Social Justice Research

, Volume 17, Issue 2, pp 189–202

Self-Interest, Automaticity, and the Psychology of Conflict of Interest


DOI: 10.1023/B:SORE.0000027409.88372.b4

Cite this article as:
Moore, D.A. & Loewenstein, G. Social Justice Research (2004) 17: 189. doi:10.1023/B:SORE.0000027409.88372.b4


This paper argues that self-interest and concern for others influence behavior through different cognitive systems. Self-interest is automatic, viscerally compelling, and often unconscious. Understanding one's ethical and professional obligations to others, in contrast, often involves a more thoughtful process. The automatic nature of self-interest gives it a primal power to influence judgment and make it difficult for people to understand its influence on their judgment, let alone eradicate its influence. This dual-process view offers new insights into how conflict of interest operate and it suggests some new avenues for addressing them or limiting some of their greatest dangers.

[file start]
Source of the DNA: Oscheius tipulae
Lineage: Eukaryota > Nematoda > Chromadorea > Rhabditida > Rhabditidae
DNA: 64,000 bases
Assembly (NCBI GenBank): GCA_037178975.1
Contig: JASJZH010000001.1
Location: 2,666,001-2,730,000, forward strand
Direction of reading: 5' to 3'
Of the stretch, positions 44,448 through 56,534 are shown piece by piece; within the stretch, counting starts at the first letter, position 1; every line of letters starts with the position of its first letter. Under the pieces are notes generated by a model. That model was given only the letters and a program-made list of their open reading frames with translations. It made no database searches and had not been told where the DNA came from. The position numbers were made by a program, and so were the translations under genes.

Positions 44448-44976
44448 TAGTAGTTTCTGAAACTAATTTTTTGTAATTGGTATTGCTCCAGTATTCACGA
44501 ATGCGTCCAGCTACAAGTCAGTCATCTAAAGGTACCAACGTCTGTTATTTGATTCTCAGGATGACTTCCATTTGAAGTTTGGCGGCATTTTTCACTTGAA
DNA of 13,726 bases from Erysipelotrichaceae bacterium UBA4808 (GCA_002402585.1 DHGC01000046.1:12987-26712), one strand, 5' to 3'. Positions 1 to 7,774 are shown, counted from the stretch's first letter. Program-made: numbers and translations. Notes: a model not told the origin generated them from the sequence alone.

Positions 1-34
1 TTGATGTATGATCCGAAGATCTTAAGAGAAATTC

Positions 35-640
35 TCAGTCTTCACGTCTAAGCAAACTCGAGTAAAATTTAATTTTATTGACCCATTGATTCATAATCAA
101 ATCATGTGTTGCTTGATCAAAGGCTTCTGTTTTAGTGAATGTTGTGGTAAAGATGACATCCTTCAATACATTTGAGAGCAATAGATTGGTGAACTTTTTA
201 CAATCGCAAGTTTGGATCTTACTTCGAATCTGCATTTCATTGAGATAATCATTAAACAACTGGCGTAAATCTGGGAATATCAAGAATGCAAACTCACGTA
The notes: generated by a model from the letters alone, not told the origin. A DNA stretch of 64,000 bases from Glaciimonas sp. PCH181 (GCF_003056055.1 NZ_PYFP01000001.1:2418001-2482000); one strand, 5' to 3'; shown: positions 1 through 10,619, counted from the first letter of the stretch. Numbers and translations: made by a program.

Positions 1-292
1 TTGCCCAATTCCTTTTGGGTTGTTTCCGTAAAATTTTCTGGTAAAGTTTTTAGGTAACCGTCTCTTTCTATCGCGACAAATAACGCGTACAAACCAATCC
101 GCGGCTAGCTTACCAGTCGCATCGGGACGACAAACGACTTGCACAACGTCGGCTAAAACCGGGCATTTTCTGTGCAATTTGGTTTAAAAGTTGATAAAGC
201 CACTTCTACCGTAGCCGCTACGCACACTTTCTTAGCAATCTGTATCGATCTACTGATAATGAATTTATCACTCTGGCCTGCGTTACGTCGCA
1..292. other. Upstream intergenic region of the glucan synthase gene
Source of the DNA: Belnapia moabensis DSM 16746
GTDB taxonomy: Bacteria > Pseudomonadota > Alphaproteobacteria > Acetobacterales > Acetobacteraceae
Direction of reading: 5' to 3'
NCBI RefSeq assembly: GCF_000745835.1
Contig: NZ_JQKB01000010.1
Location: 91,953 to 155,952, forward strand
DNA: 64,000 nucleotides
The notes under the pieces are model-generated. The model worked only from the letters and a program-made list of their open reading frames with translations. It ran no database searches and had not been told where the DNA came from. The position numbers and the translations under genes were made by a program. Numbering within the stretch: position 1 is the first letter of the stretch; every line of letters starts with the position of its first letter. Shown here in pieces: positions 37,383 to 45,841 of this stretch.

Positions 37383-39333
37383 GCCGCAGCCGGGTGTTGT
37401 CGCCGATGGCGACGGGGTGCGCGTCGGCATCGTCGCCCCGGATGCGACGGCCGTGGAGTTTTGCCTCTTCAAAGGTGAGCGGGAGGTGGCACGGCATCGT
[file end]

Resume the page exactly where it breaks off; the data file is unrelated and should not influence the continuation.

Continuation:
conflict of interest dual process self-interest professionalism 

Copyright information

© Plenum Publishing Corporation 2004

Authors and Affiliations

  1. 1.Carnegie Mellon UniversityPittsburgh

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